35. Heliotrope, you raise a lot of issues. Let me start with the idea that nearly half of Americans pay no tax. First of all, that’s not true: Virtually all of those people pay federal payroll taxes, state income taxes, and/or a whole assortment of other taxes that often are regressive. Second, for those who do not pay any federal income tax, many of them don’t because of policies that conservatives supported, such as increased child tax credits. And many of those who don’t pay federal income taxes (but again pay all sorts of other taxes) work their a**es off, but end up every year with less and less of the nation’s wealth while the richest of the rich take more and more. (Historically, we have done better economically when income distribution was more equal.)

    In the long run, we need to reduce deficits, with both tax increases and spending cuts, with the latter including entitlement reductions , ideally through measures that bring down health costs which have been rising in both the public and private sectors, rather than measures that just shift costs from A to B while often increasing total costs. (And if you recall, Obama was ready to sign on to deals with Boehner containing significant entitlement cuts, although I will freely acknowledge that the president could have done a much better job of leading on the need for long-term deficit reduction.) In the short run, the stimulus, combined with things like TARP and the Fed’s actions, probably kept us out of a second Great Depression.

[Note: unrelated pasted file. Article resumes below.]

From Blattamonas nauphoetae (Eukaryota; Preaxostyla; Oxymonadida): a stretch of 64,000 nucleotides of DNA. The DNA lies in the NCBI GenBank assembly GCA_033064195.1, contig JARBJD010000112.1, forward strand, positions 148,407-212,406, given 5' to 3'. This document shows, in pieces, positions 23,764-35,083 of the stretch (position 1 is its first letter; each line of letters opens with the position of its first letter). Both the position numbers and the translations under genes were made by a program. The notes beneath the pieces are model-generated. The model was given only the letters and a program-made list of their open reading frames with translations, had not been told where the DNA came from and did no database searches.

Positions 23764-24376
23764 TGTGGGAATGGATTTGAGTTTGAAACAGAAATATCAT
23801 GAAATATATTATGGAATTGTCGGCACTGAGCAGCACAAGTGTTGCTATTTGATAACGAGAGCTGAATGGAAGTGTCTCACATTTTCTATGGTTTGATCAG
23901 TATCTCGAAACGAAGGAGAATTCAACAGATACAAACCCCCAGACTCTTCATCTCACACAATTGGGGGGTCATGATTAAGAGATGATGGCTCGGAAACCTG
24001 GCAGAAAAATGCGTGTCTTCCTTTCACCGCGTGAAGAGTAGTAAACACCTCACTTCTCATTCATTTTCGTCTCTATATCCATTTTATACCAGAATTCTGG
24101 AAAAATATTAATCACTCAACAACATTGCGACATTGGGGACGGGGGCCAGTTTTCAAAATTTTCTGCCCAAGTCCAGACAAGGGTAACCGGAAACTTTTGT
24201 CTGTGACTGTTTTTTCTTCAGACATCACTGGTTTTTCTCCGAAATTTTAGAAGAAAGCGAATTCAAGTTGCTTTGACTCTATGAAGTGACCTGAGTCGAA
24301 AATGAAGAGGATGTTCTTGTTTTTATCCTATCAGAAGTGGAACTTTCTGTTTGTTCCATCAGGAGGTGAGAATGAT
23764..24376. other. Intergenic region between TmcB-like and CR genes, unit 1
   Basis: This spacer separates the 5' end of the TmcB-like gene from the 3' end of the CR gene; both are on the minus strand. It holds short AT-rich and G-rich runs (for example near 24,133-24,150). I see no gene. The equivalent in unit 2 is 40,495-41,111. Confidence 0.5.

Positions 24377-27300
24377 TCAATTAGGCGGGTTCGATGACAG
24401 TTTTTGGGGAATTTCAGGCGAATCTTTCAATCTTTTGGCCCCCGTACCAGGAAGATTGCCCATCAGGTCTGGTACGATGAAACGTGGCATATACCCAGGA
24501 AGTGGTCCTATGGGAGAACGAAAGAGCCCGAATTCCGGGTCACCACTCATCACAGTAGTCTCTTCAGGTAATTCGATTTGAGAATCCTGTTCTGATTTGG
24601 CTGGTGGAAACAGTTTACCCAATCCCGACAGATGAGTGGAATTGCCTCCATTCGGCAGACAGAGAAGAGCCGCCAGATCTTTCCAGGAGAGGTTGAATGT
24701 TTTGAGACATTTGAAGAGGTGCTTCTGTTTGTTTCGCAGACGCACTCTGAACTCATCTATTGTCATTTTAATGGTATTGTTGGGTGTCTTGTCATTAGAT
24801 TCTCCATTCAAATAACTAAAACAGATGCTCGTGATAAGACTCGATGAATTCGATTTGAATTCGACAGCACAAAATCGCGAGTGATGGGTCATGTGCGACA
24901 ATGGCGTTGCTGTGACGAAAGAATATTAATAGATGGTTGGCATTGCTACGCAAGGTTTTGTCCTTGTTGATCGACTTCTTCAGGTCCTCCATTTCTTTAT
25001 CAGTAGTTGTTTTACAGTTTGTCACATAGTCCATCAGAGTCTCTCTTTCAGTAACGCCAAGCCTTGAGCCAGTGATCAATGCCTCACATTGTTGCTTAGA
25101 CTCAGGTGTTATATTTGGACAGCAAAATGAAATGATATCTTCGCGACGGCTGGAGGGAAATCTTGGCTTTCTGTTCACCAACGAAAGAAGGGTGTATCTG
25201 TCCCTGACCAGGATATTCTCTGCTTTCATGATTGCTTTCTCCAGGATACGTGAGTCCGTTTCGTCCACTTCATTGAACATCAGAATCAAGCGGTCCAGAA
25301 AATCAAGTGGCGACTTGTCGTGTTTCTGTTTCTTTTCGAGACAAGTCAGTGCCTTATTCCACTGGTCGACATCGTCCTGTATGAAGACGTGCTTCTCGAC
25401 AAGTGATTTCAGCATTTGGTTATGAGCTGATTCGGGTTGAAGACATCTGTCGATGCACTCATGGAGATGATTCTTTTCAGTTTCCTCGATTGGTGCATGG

Finally (for this comment anyway), you asked me to justify everything under the sun about the current administration’s policies. But you are in essence proposing to continue the exact same policies followed by the Bush administration, which as you recall ended in an economic crisis and near meltdown of the entire economy. Can you explain why you think doing the same thing again would end better this time around?

    Actually, I know I said finally above, but I will mention one other thing: I am no expert, but I assume the military is giving benefits to unmarried same-sex partners because gays in many states still can’t get married, whereas heterosexuals can. To me, that is one of the strongest arguments for marriage equality: You strengthen marriage as a whole by getting rid of the need for domestic partnerships and similar arrangements.

    I know I didn’t get to everything you mentioned, but that’s a start anyway. In another comment, I will try to get to your charge that all liberals want to tell everyone else how to live. All I will say for now is that I think you are mostly (but not entirely) off base and you are ignoring the ways that conservatives seek to control other people’s lives. (Remember Bush’s proposal to enshrine marriage discrimination in the Constitution?)